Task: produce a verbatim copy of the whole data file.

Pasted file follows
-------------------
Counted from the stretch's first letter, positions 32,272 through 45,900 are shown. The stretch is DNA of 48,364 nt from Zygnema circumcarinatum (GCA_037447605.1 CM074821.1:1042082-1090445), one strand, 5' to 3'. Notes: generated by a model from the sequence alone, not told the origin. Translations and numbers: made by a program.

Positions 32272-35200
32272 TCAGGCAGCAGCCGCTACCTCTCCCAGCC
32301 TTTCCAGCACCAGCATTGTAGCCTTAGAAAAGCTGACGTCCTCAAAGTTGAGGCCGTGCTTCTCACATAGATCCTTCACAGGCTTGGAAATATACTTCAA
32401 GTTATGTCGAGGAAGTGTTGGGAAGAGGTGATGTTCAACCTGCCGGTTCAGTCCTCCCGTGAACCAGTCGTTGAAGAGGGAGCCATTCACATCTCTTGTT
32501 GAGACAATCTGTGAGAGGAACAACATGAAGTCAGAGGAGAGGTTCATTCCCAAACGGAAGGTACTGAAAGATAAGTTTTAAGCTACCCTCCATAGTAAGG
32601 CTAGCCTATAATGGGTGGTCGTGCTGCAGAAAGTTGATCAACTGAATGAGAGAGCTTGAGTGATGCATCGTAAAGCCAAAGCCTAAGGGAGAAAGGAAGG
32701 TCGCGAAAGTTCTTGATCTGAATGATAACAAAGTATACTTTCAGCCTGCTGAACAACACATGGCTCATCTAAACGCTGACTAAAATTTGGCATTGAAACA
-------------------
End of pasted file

Counted from the stretch's first letter, positions 32,272 through 45,900 are shown. The stretch is DNA of 48,364 nt from Zygnema circumcarinatum (GCA_037447605.1 CM074821.1:1042082-1090445), one strand, 5' to 3'. Notes: generated by a model from the sequence alone, not told the origin. Translations and numbers: made by a program.

Positions 32272-35200
32272 TCAGGCAGCAGCCGCTACCTCTCCCAGCC
32301 TTTCCAGCACCAGCATTGTAGCCTTAGAAAAGCTGACGTCCTCAAAGTTGAGGCCGTGCTTCTCACATAGATCCTTCACAGGCTTGGAAATATACTTCAA
32401 GTTATGTCGAGGAAGTGTTGGGAAGAGGTGATGTTCAACCTGCCGGTTCAGTCCTCCCGTGAACCAGTCGTTGAAGAGGGAGCCATTCACATCTCTTGTT
32501 GAGACAATCTGTGAGAGGAACAACATGAAGTCAGAGGAGAGGTTCATTCCCAAACGGAAGGTACTGAAAGATAAGTTTTAAGCTACCCTCCATAGTAAGG
32601 CTAGCCTATAATGGGTGGTCGTGCTGCAGAAAGTTGATCAACTGAATGAGAGAGCTTGAGTGATGCATCGTAAAGCCAAAGCCTAAGGGAGAAAGGAAGG
32701 TCGCGAAAGTTCTTGATCTGAATGATAACAAAGTATACTTTCAGCCTGCTGAACAACACATGGCTCATCTAAACGCTGACTAAAATTTGGCATTGAAACA